Switching gears, the ReactOS guys took the stage next. A lot of people were looking forward to see what they've been working on. Four of their developers were present: Steven Vizzini, Steven Edwards, Mark Tempel, and Art Yerkes. It was clear they have a lot of interest in improving Wine. Their goal is to produce a 100% compatible Windows replacement. Development began in 1998 and after several years the kernel is taking shape. It's been self-hosted for a while but now Windows drivers are beginning to work off-the-shelf. The developers (at least those in attendance) have been primarily using VMWare on Linux to develop and debug their operating system.

Of course, the big question on everyone's mind was why you'd even want to bother creating a Windows replacement. Quite simply, it's a free alternative for people who want to use Windows and it has a working environment that's known to most users. In addition, some applications require kernel level components that can't be done with Wine. Binary compatibility also provides a huge library of device drivers.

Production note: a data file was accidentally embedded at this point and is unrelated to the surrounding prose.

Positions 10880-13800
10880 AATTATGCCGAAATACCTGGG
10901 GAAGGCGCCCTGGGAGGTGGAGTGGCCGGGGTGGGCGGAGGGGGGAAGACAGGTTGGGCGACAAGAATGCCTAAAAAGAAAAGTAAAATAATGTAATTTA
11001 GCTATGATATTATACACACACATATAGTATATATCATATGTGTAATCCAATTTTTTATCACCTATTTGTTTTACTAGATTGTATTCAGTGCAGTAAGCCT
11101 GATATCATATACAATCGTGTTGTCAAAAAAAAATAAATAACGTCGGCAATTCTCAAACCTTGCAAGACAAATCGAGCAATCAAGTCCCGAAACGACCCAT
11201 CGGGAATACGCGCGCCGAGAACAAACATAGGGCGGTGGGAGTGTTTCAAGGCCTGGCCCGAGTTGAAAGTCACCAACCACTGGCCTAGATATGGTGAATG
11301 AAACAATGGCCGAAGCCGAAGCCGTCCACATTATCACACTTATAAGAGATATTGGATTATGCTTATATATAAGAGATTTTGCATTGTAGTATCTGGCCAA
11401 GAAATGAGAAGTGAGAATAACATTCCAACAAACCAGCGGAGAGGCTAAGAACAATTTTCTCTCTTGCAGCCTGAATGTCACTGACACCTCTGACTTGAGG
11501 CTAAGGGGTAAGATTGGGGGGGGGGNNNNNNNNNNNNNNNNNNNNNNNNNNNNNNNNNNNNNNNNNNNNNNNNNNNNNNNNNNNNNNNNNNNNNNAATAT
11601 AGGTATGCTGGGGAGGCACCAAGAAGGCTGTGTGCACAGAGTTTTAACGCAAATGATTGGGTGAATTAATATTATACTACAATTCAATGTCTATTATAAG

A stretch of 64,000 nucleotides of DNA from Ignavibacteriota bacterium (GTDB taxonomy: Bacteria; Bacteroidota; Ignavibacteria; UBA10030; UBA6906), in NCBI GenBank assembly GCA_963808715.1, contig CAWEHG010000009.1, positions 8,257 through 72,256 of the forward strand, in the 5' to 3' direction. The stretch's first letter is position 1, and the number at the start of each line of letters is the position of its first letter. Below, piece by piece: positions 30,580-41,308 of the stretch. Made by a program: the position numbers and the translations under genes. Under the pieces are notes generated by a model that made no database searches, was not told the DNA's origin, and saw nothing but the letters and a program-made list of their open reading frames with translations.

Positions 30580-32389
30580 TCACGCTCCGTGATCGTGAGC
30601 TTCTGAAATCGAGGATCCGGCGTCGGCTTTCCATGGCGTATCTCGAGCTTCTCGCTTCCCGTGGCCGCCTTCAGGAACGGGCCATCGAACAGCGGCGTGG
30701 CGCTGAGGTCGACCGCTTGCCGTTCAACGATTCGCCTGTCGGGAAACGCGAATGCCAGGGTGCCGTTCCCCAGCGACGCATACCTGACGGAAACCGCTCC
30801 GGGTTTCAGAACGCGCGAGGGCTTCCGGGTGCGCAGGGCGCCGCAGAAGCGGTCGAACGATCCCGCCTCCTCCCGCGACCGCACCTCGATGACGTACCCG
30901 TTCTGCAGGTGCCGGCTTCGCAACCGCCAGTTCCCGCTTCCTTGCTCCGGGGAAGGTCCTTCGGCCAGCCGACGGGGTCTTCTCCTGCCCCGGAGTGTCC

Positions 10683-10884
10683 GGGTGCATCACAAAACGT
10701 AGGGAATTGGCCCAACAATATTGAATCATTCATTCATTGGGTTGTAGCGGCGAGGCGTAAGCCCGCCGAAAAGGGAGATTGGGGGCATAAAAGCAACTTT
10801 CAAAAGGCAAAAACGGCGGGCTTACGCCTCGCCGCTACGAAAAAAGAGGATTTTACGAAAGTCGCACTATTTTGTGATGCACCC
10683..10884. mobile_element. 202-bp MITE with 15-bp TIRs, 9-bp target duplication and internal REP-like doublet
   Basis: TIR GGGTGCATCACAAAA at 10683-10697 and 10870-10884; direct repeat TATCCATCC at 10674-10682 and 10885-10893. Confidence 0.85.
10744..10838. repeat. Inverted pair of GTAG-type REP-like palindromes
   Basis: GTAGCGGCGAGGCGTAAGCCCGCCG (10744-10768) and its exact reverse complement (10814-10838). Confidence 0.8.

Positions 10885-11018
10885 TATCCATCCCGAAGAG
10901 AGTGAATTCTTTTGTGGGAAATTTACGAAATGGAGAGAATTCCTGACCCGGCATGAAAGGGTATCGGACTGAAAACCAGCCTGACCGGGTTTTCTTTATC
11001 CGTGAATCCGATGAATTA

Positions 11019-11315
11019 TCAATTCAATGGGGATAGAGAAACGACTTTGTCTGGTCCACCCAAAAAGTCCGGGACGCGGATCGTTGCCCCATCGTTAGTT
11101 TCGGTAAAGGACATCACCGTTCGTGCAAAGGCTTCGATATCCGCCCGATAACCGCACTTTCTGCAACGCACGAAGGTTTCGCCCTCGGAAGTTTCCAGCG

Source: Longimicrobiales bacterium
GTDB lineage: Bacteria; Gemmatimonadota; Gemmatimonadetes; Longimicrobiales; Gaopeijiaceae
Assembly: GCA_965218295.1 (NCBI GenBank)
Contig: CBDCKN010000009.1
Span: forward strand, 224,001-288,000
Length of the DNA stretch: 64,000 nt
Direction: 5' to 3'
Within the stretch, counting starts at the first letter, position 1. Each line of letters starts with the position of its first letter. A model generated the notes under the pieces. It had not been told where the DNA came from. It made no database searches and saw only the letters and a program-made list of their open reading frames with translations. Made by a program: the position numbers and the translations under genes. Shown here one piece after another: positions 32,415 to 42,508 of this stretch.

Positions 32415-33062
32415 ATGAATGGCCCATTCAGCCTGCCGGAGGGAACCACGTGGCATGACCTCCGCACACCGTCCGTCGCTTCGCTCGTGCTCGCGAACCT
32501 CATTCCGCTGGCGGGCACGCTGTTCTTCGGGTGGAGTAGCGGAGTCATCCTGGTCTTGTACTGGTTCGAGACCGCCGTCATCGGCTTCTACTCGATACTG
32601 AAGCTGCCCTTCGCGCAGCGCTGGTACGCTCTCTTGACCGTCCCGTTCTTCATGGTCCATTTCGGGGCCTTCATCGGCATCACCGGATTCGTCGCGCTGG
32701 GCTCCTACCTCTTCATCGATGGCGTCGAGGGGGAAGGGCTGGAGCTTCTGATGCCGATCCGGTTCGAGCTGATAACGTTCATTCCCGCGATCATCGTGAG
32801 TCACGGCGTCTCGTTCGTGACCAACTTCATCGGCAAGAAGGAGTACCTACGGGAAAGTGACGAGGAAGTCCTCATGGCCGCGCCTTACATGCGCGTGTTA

It was quite impressive to see the operating system run. Even though it looked like Windows, it was eerie to know nothing under the hood was Microsoft. The latest 0.2 release that just came out last week now boots into a graphical explorer that looks just like the traditional Windows desktop. A lot of the functionality required extensions to shell32 and took a few months to develop. That work is now being fed back into Wine.

Steven went into a lot of detail about work that needed to be done, some of which is quite daunting. They have some specific short term goals, such as GUI improvement, drivers, networking, etc. More long term projects include possible support for other platforms, including 64 bit, SMP, and more userland tools.